1. Meeting Request. Start by sending participants an official meeting request that can be added to their calendar. Whether you do this through MS Outlook, Google Calendar, or iCal sending a meeting request ensures that the participants will have a reminder of the meeting. If you are conducting a Web meeting, some software such as Webex will send participants an email directly, if desired, with all necessary information.
If you send the request yourself, be sure to include the obvious: date, time, and duration. Depending on where/how the meeting is being held, include the following applicable information: location, conference phone number, or Web meeting link.
2. Meeting Agenda. Always include a meeting agenda with the meeting request you send to participants. If your meeting software is sending the request for you, then follow it up with an email containing the agenda. Here are the benefits of a meeting agenda:
a. Participants know exactly what is to be discussed. This allows them to prepare questions or comments ahead of time.
b. It helps to keep the meeting on track and moving along. When everyone is aware of the items that need to be discussed, it is helpful to keep things moving if the meeting veers off track.
c. It assists you as the organizer and meeting leader to be organized ahead of time and ready to discuss the agenda items.
3. Note-Taking. This is a crucial piece to any meeting. Many participants will take notes for important information or action items. However, you as the organizer should take notes of the entire meeting. Writing down due dates, specific items discussed and by whom, action items, conclusions and decisions, questions to be answered later, and who attended the meeting are all key items. Depending on the situation, you may be sending out meeting minutes as a follow-up, in which case accurate and complete note-taking is a must.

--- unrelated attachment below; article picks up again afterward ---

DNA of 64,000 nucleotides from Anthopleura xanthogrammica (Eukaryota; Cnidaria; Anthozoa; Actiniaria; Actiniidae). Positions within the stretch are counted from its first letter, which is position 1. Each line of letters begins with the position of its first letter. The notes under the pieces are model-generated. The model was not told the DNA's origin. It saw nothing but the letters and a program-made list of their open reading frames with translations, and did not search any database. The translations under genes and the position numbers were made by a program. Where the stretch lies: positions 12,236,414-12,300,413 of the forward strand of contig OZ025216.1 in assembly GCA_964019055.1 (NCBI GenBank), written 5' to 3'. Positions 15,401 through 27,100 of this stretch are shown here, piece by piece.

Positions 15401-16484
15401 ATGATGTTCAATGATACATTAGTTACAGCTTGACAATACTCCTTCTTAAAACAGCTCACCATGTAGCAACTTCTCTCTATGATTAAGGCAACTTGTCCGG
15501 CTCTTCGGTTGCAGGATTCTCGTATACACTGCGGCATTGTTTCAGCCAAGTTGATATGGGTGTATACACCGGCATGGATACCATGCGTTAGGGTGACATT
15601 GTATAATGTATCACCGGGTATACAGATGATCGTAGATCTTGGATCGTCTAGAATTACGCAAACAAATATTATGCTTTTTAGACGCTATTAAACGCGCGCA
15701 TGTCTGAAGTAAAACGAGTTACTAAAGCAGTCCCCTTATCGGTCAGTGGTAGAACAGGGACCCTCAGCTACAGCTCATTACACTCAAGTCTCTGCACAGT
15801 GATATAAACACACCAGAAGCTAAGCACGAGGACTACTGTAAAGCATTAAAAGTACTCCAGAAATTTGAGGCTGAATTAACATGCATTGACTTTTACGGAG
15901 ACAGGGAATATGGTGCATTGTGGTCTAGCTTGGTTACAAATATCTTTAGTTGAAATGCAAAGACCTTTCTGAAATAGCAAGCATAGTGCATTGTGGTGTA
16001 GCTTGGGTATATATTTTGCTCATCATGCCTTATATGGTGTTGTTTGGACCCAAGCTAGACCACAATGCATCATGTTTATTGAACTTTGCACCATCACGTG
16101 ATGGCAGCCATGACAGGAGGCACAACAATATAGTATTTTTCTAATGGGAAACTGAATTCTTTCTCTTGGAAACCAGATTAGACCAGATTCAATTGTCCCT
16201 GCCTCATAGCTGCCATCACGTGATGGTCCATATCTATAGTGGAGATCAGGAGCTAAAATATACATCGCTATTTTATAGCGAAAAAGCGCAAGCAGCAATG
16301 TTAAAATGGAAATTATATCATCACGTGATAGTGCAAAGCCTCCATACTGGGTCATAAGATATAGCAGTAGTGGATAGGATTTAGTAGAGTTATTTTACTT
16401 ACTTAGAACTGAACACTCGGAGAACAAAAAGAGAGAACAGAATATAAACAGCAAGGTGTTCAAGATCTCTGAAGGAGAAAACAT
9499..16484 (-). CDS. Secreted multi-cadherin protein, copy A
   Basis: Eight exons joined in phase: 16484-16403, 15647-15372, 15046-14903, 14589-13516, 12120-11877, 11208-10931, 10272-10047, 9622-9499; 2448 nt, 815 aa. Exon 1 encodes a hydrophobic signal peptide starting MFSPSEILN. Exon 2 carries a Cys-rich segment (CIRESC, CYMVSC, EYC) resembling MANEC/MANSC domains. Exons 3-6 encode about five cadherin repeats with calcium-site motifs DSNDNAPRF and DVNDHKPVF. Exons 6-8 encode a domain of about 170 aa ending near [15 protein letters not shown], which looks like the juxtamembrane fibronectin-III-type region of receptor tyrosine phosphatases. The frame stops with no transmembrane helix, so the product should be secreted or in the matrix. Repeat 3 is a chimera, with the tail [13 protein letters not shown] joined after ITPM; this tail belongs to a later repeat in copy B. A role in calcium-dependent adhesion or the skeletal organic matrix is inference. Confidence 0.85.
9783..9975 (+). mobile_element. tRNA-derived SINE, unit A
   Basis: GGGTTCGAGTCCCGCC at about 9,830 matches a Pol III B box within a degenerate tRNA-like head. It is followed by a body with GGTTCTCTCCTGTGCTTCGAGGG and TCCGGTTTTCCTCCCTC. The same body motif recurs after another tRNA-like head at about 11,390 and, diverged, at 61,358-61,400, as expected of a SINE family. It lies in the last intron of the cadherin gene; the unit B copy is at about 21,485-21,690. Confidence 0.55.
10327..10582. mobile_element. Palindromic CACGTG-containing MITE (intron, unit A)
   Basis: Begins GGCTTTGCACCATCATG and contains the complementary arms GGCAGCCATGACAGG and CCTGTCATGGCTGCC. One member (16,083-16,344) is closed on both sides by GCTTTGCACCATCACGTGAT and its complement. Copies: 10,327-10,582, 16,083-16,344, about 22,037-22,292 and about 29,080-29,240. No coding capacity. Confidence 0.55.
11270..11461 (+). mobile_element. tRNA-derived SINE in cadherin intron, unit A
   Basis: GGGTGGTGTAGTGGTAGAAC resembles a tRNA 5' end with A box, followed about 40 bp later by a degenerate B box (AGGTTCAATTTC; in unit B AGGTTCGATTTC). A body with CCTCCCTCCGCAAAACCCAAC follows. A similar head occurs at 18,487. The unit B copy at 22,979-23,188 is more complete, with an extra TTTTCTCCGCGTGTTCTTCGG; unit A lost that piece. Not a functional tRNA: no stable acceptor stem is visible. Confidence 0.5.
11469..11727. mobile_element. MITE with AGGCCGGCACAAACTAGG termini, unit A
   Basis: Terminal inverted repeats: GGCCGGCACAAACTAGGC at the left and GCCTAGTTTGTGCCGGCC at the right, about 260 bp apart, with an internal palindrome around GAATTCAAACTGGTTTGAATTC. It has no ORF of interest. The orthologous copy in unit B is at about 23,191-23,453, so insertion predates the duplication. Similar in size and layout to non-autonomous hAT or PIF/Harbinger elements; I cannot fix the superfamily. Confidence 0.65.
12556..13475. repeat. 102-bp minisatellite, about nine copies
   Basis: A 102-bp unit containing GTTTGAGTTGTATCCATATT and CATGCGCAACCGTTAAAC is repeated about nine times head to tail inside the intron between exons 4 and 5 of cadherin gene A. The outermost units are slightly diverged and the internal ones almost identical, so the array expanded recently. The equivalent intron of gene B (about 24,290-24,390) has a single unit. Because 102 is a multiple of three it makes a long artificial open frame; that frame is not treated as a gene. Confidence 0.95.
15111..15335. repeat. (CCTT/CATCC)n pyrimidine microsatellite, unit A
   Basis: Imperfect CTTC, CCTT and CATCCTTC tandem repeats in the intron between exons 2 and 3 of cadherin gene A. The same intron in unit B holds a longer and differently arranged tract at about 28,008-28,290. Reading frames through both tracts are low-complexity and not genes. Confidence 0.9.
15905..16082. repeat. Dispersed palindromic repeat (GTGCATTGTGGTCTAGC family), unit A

There are convenient ways to take meeting notes without just pen and paper, although those are always a sure thing. Consider using your laptop or tablet, cell phone voice recording feature, or recording gadget (there are pens that record conversations which are perfect for meetings).
4. Recap Before Adjourning. Be sure that before the meeting ends you recap items from your notes. This is especially important for action items and concluded deadlines. For those not taking notes of these significant pieces, reminding everyone before adjourning helps to confirm what is expected.
5. Follow-Up. Although a recap comes when the meeting is ending, an official follow-up is still an essential piece to making sure the meeting was a success. For longer, complex meetings with many action items, deadlines, and participants, consider emailing everyone the meeting minutes. For shorter, less complex meetings, a short email with the same types of items may suffice.
Additionally, sending out reminders before an action item is due and/or follow-ups afterwards to be sure items have been completed is helpful for all that participated. If due dates are spread out over an amount of time, then regular, recurring follow-ups may be necessary.
You do not have to work in a physical office to be responsible, prepared, and proactive when it comes to meetings. Whether it is an in-person meeting, Web meeting, or conference call, having these essentials as your side will show your professionalism and keep you organized before and after.